• shannon September 2, 2012 at 12:44 am #

      Sara–I got goose bumps thinking that maybe some of your guilt you’ve been feeling has been alleviated. It’s such a monster, guilt. Hugs to you!

    • bellejarblog September 2, 2012 at 6:13 pm #

      I also got goosebumps read your comment!

      Don’t feel guilt about not breastfeeding your son. I mean, like I said, I do believe that breast milk is best, but that doesn’t mean that I think that formula is wrong or evil. I’m happy that formula exists, because it means that babies don’t starve to death, among other things.

      I would love to live in a world where there weren’t as many barriers to breastfeeding as there are, and that includes societal barriers, physical barriers and emotional barriers. That being said, you gotta do what you gotta do when it comes to your own kid. And you’re clearly a fantastic mom (and he’s a fantastic, smart, healthy kid).

  3. shannon September 2, 2012 at 12:47 am #

    Once again, a really thoughtful, articulate post. I did not read anything by Ms. Fairyington, but I did read the NYC thingie and had a knee-jerk reaction to it, which was much less thoughtful. I think I was just feeling the pressure on behalf of mothers who are not breastfeeding for whatever reason and imagining added guilt this would add. But everything you said makes so much sense.

    You’re lovely.

    • bellejarblog September 2, 2012 at 6:05 pm #

      Thank you!

      I think that what a lot of people don’t realize that is that formula is literally left in the hospital rooms of new mothers, and nurses do give formula to babies without asking mother’s permission.

      Latch On NYC isn’t about locking up the formula (they actually specifically say on their webpage that the hospitals won’t be keeping formula under lock and key), it’s about actually having the mother choose formula without feeling pressured into it. It’s also about breastfeeding education – the majority of mothers who switch to formula or use it to supplement believe that they are not producing enough milk. It’s easy to get tricked into thinking that, especially when your baby is going through a growth spurt and wants to eat every. five. minutes.

      Anyway, enough ranting on my favourite subject! No one should ever, ever feel guilty for formula feeding. Like I said, I think breast milk is better, but I sure as hell am glad that formula exists.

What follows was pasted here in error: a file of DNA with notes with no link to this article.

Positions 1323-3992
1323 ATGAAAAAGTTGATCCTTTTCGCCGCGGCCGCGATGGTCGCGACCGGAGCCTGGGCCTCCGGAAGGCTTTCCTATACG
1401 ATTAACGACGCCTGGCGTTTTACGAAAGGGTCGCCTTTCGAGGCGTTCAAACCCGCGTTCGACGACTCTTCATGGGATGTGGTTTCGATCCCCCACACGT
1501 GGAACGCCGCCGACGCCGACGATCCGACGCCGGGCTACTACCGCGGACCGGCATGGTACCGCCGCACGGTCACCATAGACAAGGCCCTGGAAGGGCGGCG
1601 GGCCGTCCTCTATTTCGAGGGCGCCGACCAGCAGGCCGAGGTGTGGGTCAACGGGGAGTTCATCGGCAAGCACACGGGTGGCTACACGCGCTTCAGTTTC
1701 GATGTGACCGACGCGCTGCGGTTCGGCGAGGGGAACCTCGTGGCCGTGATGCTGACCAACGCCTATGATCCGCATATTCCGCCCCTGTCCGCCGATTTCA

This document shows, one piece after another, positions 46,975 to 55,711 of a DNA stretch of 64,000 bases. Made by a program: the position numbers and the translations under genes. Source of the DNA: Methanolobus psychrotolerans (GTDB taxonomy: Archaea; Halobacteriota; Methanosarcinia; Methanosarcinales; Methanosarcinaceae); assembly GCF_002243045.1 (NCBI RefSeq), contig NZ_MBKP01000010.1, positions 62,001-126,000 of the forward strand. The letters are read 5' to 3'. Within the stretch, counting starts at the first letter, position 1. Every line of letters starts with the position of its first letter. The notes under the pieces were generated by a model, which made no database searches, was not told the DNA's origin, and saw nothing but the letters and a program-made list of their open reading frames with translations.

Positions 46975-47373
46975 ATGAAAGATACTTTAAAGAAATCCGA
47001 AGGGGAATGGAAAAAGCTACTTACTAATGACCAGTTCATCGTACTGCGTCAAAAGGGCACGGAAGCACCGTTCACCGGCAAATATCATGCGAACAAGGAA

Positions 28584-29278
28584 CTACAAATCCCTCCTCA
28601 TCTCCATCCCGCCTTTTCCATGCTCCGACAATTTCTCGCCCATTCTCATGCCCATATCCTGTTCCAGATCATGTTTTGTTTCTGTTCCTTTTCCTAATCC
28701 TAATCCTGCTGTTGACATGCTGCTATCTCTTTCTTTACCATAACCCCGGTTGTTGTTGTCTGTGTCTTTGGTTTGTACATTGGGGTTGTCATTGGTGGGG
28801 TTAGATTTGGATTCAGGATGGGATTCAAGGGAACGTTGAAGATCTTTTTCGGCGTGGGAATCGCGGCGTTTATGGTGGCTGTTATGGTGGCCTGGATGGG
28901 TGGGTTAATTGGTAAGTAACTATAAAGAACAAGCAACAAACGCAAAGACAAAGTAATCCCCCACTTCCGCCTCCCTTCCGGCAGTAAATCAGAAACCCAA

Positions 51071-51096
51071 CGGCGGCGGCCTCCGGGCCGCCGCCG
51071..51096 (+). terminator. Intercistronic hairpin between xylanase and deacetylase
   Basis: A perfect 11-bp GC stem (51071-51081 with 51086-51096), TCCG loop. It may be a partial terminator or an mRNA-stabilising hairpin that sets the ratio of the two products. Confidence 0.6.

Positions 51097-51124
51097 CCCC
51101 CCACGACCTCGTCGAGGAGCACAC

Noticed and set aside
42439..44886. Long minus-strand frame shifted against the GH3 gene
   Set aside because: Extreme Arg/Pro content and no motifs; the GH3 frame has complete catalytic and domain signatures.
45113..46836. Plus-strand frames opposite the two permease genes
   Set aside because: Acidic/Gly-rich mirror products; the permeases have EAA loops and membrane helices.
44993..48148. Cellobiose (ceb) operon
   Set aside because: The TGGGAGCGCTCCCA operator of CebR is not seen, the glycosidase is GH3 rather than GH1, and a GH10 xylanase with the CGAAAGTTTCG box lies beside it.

4. no shrinking viola September 2, 2012 at 1:52 am #

    I absolutely loved your post. So well written and I couldn’t agree more.

  5. Erin September 2, 2012 at 1:25 pm #

    You should actually send this to the New York Observer.

  6. Sarah D. September 3, 2012 at 3:56 am #

    Yet again we sit on opposite sides of a reality but agree on the issue of respect – I think the most important thing here is that women – whether they breast- or formula-feed, simply need to be taught how to do either to the best and healthiest of their ability. Both can be healthy, acceptable choices under different circumstances, and whichever choice is made, proper education, help, etc. should be provided (ie – knowing there will always be formula fed babies in the world, I will always advocate for healthier, more nutritive formula; however, I will also always advocate that breastfeeding is something that women should understand and consider before rejecting it wholesale because of some ick-factor or any other barriers. How often do we end up agreeing – moral of the story – ladies, go easy on each other. We might make different choices but really, we’re all in this together.

    • bellejarblog September 4, 2012 at 8:06 pm #

      I totally agree. Do I wish that more women breastfed? Yes, for sure! Mainly what I wish is for more women to feel more comfortable with their bodies, to be able to overcome the physical, emotional and societal factors that inhibit them. Or rather, for those factors to just magically stop existing.

      That being said, I am so happy that formula exists. Because you know what happened before we had formula? Babies died, plain and simple.

      I mostly just don’t like the formula companies and their weird sneaky tactics :/

  7. empressnasigoreng September 4, 2012 at 11:08 am #

    So with you on all this. I had to return to work when mine were under 1 year old and was so glad to be able to continue breastfeeding until they were around 2 and a half. It was a great way of reconnecting after a long day apart and something only I could do for them. Also cheap, lazy and a feminist! 🙂

    • bellejarblog September 4, 2012 at 7:57 pm #

      I think “cheap, lazy and feminist” is going to be my new slogan 😀

  8. Melissa September 12, 2012 at 3:00 am #

    Well written and omg straight out of my own brain.

    • bellejarblog September 12, 2012 at 10:05 pm #

      Thanks! Man, boobs. Who knew they were so controversial?

  9. Stephan J Harper June 17, 2015 at 4:50 am #

    Oh, by the way, anyone who would object to seeing you in the real world so delightfully “multi-tasking” is the kind of humorless oaf/oaf-ess who never ever had fun on a merry-go-round.”